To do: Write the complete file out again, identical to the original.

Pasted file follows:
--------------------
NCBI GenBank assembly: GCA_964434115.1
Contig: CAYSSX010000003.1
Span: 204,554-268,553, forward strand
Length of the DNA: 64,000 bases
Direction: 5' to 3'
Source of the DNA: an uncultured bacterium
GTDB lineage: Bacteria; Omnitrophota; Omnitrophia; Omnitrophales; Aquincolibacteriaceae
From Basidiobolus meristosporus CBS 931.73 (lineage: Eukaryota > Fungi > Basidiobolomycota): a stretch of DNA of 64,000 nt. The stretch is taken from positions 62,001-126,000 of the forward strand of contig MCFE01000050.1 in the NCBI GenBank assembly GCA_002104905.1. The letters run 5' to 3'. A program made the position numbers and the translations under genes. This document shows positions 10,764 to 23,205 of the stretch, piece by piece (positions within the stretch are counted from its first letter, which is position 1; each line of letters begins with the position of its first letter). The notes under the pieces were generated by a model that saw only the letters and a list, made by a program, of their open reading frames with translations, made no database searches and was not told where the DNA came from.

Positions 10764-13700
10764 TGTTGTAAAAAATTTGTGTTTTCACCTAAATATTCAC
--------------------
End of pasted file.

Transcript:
NCBI GenBank assembly: GCA_964434115.1
Contig: CAYSSX010000003.1
Span: 204,554-268,553, forward strand
Length of the DNA: 64,000 bases
Direction: 5' to 3'
Source of the DNA: an uncultured bacterium
GTDB lineage: Bacteria; Omnitrophota; Omnitrophia; Omnitrophales; Aquincolibacteriaceae
From Basidiobolus meristosporus CBS 931.73 (lineage: Eukaryota > Fungi > Basidiobolomycota): a stretch of DNA of 64,000 nt. The stretch is taken from positions 62,001-126,000 of the forward strand of contig MCFE01000050.1 in the NCBI GenBank assembly GCA_002104905.1. The letters run 5' to 3'. A program made the position numbers and the translations under genes. This document shows positions 10,764 to 23,205 of the stretch, piece by piece (positions within the stretch are counted from its first letter, which is position 1; each line of letters begins with the position of its first letter). The notes under the pieces were generated by a model that saw only the letters and a list, made by a program, of their open reading frames with translations, made no database searches and was not told where the DNA came from.

Positions 10764-13700
10764 TGTTGTAAAAAATTTGTGTTTTCACCTAAATATTCAC